The Liberal Democrats have lost some of their "humanity" since entering into coalition with the Conservative Party a Lib Dem minister has said, as the party braced for a difficult night of local election results.
Lynne Featherstone told the BBC's election night programme as the first results started to trickle in that it was not the Lib Dems "finest result ever" and conceded that being in government "hasn't been brilliant" for the party electorally.
"I guess partly being in government we have become ministerial, we have become more political, and perhaps we have lost some of our humanity that Nick [Clegg] had four years ago," she said.
The international development minister said while Clegg had managed to capture the public mood during the 2010 general election debates, that mantle had now passed to Nigel Farage.
"For the Lib Dems, we are the whipping boys in the coalition, personally I think we are the good guys and history will recognise this, but possibly not tonight," she said. "We're getting kicking for being in the coalition."
Featherstone said Ukip candidates had "managed to sound like human beings" and that political leaders in the other main parties had become "so guarded" and "so on message" that they "seem to have lost some of our humanity".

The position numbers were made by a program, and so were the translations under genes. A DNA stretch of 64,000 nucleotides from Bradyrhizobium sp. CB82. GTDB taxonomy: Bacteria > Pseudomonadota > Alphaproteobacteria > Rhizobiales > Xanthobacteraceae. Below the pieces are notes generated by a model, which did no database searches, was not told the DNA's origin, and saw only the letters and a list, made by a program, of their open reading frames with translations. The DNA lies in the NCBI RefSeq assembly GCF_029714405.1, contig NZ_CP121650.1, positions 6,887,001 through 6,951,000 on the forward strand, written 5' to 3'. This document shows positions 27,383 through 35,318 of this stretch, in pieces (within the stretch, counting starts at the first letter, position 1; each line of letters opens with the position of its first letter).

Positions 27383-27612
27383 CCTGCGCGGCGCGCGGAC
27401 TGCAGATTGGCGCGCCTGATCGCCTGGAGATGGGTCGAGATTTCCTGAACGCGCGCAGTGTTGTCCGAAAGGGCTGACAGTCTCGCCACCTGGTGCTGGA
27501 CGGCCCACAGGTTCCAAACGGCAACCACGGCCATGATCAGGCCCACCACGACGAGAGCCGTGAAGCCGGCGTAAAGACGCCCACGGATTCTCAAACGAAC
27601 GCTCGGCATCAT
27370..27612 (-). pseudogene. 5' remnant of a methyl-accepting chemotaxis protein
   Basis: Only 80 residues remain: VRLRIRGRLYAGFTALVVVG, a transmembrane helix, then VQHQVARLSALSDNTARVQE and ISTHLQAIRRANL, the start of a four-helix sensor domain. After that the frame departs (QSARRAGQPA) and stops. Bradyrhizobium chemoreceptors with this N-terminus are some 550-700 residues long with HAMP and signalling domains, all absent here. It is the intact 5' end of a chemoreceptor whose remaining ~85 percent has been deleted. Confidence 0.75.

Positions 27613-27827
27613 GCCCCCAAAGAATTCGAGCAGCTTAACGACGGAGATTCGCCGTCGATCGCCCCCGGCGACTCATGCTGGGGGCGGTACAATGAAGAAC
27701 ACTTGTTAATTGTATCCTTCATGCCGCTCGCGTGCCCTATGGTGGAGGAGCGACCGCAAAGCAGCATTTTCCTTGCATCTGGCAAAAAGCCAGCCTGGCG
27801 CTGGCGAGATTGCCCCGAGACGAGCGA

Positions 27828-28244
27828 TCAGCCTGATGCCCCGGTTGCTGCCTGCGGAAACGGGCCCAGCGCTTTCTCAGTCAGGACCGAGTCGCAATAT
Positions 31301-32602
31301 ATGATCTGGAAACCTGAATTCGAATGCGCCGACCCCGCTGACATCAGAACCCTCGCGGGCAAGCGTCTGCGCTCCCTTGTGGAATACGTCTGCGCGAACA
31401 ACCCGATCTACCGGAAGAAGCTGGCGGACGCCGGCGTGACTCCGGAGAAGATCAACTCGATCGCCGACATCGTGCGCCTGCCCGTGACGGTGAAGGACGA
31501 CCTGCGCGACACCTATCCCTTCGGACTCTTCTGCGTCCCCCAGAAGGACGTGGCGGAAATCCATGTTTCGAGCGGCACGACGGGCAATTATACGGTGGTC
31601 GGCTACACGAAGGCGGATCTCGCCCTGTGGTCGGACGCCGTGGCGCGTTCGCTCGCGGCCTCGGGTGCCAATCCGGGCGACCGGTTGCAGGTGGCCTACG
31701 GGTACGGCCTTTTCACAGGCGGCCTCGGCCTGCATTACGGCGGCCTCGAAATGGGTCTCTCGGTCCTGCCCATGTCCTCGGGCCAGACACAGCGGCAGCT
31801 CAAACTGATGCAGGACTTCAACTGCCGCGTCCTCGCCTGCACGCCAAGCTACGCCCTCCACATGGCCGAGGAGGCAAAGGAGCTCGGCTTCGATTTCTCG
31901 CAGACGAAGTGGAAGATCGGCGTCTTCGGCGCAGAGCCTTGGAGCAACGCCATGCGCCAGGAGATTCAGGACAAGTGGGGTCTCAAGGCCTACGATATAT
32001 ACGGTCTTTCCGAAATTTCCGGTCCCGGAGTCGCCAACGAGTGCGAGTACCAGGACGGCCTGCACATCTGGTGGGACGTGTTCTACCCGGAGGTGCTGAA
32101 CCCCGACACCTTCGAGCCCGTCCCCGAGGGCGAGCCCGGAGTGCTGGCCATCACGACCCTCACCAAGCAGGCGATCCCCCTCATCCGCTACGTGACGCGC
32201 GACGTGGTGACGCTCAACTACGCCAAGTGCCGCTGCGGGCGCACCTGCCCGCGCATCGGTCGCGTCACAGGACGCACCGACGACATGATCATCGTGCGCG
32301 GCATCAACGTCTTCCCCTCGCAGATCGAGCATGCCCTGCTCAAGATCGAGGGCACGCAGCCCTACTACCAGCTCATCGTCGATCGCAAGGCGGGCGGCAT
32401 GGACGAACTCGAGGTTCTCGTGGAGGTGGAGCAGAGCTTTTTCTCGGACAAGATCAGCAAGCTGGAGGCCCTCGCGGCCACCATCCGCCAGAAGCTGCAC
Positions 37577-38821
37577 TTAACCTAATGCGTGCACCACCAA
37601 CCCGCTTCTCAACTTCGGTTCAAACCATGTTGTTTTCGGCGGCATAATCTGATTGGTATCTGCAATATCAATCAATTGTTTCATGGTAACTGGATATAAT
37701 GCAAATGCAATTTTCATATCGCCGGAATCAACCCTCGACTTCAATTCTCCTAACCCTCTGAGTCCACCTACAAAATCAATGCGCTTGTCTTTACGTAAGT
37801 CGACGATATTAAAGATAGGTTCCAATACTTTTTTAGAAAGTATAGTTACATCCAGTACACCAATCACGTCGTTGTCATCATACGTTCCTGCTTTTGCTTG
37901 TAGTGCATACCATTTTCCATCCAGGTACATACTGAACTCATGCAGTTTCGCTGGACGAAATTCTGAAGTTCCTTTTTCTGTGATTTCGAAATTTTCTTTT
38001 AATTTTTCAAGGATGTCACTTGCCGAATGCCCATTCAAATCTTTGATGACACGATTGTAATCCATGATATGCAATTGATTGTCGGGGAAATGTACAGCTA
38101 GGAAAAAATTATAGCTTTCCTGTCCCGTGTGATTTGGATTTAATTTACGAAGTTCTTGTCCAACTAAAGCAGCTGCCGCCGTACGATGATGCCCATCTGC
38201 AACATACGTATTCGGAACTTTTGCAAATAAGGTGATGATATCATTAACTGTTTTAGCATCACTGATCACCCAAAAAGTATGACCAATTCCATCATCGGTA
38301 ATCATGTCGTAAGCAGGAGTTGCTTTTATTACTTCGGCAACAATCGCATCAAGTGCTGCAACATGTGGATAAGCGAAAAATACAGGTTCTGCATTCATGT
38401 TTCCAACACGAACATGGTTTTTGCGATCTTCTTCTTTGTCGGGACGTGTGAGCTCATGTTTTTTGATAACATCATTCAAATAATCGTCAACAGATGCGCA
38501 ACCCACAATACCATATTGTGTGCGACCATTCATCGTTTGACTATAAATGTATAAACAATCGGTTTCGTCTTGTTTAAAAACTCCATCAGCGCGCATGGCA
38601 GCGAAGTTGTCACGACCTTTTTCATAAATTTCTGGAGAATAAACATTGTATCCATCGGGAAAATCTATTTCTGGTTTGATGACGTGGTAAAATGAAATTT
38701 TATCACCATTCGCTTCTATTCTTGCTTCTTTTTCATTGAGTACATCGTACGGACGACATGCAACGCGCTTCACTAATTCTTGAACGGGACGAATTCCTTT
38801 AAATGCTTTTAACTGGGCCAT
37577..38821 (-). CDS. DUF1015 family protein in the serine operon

Ukip is expected to do well in both the local elections across England and the European elections. Patrick O'Flynn, the party's director of communications and an MEP candidate, said he wanted the party to secure more than 100 council seats, adding to Sky News: "That would be terrific for us. I think we can do it."
However Lib Dem business secretary Vince Cable, speaking at almost the same time as Featherstone but on Sky News, said he expected the Lib Dems would be "pleasantly surprised" by the outcome of the council results in areas where the party is well organised.
"It is going to be a difficult night - I think we've never concealed that - but not just for us. I think both Labour and the Conservatives will find it difficult tonight. We have got approaching 800 councillors up, I think we will do rather better than some of the predictions," he said.
Cable also dismissed talk that Clegg's future as Lib Dem leader could be called into question if the party endured a poor night, saying: "There isn't a leadership issue and I think he has enhanced respect as a result of being willing to engage with these very difficult issues. We don't panic. We're pretty resilient and solid and maintain basic discipline."